Rigging For Rowing – Part 2

Olympic champion Emma Twigg and SL Racing owner Simon Lack, crouch beside a single scull discussing rigging.

In an earlier blog piece that was also included in Rowing NZ’s Oarsport magazine we started a look at the rowing boat in general. Below is the half of the article that didn’t fit on that page!

The feet & the seat:

We often overlook just how much impact the position of someone’s feet in the boat will have on their comfort and technique. Move your feet towards the stern or bow and you’ll give the rower an increased or decreased arc at the start of their stroke and vice versa at the end. At the extreme, that could mean feet near the stern with a punchy leg based rhythm, or feet to the bow with a more languid lay-back style. Again, it’s all about compromise. OUR QUICK TIP: If you are getting in a new boat for the first time and want everyone to set up together and feel comfortable, move your feet so that you are sitting in the finish position with a fist outside your chest on your outside hand for sweep oar…and for sculling a safe bet is about a fist gap between your handles.

There is also plenty to be said about seat and feet height, but we will cover that off in more detail later in the year!

The riggers:

This is where you’ll end up making a lot of your rigging changes. We’ll look into those changes in more detail next time around, but suffice it to say that changing the angle of your pin, the height of your gate, and the distance from you to the gate all have a big impact on your boat feel and exhaustion levels! The gate and your oar are like the cogs and chain on a bike and little changes can make a huge difference to what gear you are in. Keep your riggers clean and if you have a backstay…use it…we’ve definitely heard horror stories of backstays not being used and the whole structure of the boat being torn apart! A really simple handy hint is if your backstay is an adjustable length, make sure you loosen it off when rigging up a boat, then tighten it up last. Squeezing a tight backstay on might push your pitch out a few degrees and completely ruin your connection with the water.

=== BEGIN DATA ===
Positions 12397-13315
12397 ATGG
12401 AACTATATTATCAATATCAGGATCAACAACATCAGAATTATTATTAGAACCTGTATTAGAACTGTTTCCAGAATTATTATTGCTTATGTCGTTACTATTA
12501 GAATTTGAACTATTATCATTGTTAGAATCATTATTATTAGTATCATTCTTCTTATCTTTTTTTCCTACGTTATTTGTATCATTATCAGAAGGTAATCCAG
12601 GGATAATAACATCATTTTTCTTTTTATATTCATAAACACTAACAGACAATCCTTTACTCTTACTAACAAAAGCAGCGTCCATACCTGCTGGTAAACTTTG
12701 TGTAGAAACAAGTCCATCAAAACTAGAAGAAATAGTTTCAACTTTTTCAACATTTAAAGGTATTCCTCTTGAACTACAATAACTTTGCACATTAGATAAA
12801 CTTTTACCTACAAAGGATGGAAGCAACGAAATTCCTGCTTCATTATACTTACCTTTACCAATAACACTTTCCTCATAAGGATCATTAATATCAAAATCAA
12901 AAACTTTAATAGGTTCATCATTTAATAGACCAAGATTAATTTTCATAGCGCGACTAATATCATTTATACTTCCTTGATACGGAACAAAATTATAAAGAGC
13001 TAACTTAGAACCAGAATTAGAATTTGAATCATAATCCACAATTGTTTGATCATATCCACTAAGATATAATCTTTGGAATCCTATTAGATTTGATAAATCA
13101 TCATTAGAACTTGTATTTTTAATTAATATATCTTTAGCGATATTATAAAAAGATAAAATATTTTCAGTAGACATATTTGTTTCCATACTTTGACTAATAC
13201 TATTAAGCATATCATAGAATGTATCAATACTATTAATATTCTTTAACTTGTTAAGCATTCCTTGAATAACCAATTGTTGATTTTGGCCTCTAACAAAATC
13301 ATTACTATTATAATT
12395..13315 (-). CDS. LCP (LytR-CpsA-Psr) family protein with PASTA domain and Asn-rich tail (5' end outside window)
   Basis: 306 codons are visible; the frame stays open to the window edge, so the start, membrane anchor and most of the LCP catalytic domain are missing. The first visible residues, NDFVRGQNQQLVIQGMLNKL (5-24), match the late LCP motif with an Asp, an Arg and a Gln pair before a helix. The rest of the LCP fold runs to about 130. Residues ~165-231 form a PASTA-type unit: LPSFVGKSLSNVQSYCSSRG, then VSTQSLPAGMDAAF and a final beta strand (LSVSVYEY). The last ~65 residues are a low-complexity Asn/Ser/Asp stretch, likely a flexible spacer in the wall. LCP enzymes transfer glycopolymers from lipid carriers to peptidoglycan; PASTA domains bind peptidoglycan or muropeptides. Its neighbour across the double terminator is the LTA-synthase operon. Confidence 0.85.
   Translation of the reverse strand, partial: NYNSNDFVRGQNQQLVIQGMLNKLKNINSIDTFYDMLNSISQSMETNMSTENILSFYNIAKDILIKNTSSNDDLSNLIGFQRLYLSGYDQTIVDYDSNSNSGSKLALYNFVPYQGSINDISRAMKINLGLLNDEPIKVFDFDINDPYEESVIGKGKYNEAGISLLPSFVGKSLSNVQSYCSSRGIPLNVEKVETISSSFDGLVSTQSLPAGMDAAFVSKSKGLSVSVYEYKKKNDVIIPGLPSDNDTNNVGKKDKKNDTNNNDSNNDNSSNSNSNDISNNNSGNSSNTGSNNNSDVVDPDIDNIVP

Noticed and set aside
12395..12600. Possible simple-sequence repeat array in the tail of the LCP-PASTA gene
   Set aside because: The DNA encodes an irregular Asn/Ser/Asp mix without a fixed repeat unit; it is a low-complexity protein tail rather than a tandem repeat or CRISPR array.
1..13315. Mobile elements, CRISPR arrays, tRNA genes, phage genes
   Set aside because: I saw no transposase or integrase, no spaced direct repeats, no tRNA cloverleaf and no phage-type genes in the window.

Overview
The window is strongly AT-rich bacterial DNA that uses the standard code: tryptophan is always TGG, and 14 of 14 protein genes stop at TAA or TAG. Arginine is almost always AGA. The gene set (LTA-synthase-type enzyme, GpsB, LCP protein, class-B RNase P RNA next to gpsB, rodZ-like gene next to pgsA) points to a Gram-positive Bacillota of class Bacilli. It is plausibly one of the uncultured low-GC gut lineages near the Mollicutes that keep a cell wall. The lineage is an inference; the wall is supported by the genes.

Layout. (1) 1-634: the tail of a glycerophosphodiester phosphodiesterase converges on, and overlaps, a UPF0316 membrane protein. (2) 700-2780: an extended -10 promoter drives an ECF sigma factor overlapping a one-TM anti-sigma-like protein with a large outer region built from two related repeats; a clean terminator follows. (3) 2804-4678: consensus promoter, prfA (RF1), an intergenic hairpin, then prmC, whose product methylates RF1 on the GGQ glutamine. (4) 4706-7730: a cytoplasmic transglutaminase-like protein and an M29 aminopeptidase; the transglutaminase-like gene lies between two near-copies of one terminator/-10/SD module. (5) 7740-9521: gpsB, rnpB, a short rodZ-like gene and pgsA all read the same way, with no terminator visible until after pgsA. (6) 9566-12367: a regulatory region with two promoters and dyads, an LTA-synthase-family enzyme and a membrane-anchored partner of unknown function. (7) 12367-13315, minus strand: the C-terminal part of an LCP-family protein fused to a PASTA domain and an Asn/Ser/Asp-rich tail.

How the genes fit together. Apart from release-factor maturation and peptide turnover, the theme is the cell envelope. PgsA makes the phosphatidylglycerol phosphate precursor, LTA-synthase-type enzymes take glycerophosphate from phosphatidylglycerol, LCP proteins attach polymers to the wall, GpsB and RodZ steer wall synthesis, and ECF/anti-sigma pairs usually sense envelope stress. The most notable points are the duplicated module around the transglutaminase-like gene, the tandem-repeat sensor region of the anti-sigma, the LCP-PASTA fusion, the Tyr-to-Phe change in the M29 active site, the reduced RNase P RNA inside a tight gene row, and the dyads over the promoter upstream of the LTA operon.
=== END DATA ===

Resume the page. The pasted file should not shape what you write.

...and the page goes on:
The best of the rest:

Every boat will be a little bit different in the other pieces that make it up. The bow ball – that’s for safety purposes, so we don’t go skewering each other in an accident. The bow and stern deck – in the past that was literally covered with canvas, but now we use moulds to precision seal the ends of the boat in carbon and honey comb. Some of you will find drink holders to stop drink bottles slamming around the bottom of the boat. Others will have grip tape or rubber to help you place your feet without slipping out the side of the boat. All in all though, everything that goes into a rowing boat falls into one of two categories – comfort, or speed. Personally, we think the two go hand in hand, as a comfortable rower has the best chance of being a fast rower!

So next time you hop into your boat have a look around at all the bits that make it up and try to understand why they are there and what they do. If you understand your boat, you’ll inevitably figure out how to make it go faster and surge ahead when it counts.